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frightened to death on this particular subject) you take it for granted that your church never was without these Corporation and Test Acts, being its necessary body guards; and least of all that it was without them in its tender infancy, when it must most of all have wanted support. But through all the reigns of Henry VIII. Edward VI. Elizabeth, James I. Charles I. and till the latter end of that of Charles II. viz. 1672, in all which time it rose from nothing to its full strength and glory, there was no Test Act at all. All those princes were allowed to employ whom they thought proper in all business of a civil nature, and no inconvenience whatever arose from it. Nor when the Test act was made was any evil dreaded from the Protestant Diflenters. Nay they themselves inost zealously concurred in passing it. The danger then was from the Catholics only, on account of the next heir to the crown being a Catholic. Before this, viz. in 1661, mere party Spirit, and not any regard to the safety of the state, had given birth to the Corporation Act.

If these Acts be really necessary in England, they must be much more so in Ireland, where the church establishment is much weaker than it is here, not more than one in ten of the inhabitants of that country being of it; and yet in this very reign, viz. A.D. 1779, the Test Act has been repealed there; and though, according to Mr. Madan, the church must necessarily have fallen with it, it still exists, and there is even less danger of its being overturned than before. Because the Dissenters, being conciliated, and put into good humour by the measure, are less than ever disposed to be hostile to the church. Being, in all civil matters, equally favoured by government with the members of the established church, and not lying under the reproach of being unfit to be trusted with power, though they have not in fact any more power than they had before, they consider themselves as in a more respectable situation, and are disposed to be contented with it; leaving the clergy to manage their own affairs, and enjoy all their emoluments as before. But when men are treated like dogs, they will snarl at those who hold the whip over them, whether they receive a blow or not.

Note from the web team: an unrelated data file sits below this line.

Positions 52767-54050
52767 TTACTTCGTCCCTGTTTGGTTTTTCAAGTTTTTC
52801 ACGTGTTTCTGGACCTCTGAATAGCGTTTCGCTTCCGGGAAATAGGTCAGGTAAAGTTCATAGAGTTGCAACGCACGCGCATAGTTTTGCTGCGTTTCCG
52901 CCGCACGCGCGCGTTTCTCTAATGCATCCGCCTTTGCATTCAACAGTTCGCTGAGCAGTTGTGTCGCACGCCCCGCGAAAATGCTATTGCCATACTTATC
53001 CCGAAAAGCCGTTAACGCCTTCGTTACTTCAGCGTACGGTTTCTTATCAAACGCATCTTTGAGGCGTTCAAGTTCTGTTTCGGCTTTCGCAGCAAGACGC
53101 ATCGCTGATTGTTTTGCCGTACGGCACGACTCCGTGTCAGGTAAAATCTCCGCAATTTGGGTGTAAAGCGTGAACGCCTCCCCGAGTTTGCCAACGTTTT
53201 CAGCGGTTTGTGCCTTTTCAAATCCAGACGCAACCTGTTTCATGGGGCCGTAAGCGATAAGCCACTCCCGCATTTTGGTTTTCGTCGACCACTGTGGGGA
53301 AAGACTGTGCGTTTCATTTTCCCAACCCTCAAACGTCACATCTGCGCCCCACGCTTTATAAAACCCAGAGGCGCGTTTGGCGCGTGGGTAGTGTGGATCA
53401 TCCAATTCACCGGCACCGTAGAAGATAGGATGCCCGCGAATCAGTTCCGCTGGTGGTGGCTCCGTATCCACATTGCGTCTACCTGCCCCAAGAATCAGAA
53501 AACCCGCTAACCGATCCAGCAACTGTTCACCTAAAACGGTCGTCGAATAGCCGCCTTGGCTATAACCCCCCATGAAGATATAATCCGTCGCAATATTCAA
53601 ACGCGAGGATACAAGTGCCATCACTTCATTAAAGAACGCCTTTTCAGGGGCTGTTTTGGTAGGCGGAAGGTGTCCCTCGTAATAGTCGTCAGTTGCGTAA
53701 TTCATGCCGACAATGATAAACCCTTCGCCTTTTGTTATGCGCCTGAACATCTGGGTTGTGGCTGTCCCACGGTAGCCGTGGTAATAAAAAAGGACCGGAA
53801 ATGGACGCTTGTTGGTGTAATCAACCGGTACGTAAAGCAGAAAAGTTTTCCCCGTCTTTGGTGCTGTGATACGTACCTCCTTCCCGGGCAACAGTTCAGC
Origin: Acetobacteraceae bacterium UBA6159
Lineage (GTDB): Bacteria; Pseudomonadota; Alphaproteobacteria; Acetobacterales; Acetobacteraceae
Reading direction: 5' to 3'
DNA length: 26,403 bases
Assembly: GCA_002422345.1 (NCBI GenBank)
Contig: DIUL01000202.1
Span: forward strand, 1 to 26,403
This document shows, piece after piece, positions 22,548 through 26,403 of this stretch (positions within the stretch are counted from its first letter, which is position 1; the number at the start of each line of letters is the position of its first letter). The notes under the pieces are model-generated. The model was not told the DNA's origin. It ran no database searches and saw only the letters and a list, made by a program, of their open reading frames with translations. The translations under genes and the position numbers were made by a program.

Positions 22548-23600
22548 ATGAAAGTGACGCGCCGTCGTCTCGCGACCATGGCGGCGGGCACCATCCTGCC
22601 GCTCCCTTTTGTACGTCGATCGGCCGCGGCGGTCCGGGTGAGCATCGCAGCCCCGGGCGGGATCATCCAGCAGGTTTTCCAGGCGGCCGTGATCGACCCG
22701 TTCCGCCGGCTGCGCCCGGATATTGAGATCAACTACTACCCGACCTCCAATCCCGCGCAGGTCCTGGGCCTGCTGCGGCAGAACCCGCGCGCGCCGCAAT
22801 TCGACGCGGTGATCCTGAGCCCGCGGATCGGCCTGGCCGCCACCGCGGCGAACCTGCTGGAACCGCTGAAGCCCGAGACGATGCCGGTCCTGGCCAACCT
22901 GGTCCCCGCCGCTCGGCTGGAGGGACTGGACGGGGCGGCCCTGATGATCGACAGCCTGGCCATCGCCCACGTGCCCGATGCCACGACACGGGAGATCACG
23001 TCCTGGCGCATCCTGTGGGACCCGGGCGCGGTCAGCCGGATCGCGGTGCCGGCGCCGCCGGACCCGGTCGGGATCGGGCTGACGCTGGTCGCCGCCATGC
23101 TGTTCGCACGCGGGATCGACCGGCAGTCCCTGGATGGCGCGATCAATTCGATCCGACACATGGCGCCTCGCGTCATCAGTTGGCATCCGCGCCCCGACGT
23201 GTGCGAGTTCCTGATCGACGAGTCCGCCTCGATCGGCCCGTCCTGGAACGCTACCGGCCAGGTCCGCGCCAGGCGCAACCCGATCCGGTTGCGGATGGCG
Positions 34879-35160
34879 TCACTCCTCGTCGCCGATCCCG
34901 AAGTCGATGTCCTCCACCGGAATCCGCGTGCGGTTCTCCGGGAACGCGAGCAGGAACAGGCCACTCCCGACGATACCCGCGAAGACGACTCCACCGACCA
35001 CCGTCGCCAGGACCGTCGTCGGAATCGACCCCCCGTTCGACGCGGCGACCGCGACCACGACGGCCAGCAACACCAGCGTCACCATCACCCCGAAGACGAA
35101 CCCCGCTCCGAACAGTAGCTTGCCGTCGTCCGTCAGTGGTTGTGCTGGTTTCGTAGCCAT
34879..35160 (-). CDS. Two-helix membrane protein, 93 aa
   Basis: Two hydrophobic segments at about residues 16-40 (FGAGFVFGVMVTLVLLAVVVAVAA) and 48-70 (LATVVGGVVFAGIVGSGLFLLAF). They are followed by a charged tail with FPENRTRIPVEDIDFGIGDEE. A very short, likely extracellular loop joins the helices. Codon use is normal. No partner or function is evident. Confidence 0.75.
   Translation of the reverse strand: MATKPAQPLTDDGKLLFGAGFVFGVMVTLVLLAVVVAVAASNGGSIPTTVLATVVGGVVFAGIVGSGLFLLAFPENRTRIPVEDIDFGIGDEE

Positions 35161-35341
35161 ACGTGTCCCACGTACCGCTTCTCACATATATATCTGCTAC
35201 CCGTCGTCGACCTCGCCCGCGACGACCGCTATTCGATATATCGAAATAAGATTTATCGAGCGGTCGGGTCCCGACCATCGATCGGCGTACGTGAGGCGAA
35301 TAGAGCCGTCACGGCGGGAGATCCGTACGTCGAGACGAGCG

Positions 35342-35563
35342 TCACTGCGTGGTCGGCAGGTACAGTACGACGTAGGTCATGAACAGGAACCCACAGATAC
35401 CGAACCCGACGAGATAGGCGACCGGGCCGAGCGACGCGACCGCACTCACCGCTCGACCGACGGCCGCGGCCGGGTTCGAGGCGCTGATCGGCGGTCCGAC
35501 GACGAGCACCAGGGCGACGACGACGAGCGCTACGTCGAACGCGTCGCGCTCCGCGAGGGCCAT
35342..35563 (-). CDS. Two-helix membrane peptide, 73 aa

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You will naturally ask, how came the church to be so liberal to the Diffenters in Ireland, and so hostile to them in England. I will explain the whole in a very few words. There was no liberality in the case. But the Diffenters in Ireland are much more numerous in proportion to the members of the establishment in that country than they are in this; and therefore, notwithstanding the measure mult have appeared much more hazardous (which is the plea for refusing us) the court, and of course the clergy, did not think it prudent to refuse their request. There were no meetings of the clergy on the occasion, no such sermons as Mr. Madan's were preached, and lords and commons were, I believe, unanimous in passing the bill. But here the court is at present against us, and the clergy (though the church would not receive a shadow of harm from the measure, as the experience of Ireland for the last eleven years abundantly proves) indulge themselves in shewing their dislike to us, because they can do it with impunity.

For the same reasons we were twice repulsed when we petitioned to be relieved from the obligation we were most unreasonably laid under to subscribe the greater part of the articles of your church, a church with which we have nothing to do, and from which we receive no emolument. But the court, wishing to shew some favour to the Catholics; and fearing left a clamour would be raised by the more sober part of the nation, if something was not done for us too, thought proper at length to grant our request; and then nothing more was heard of any opposition from the clergy. Such is the policy of a court, and such the operation of the fundamental principle of passive-obedience, and non-refiftance in the clergy, ever true to the terms of their alliance with the state.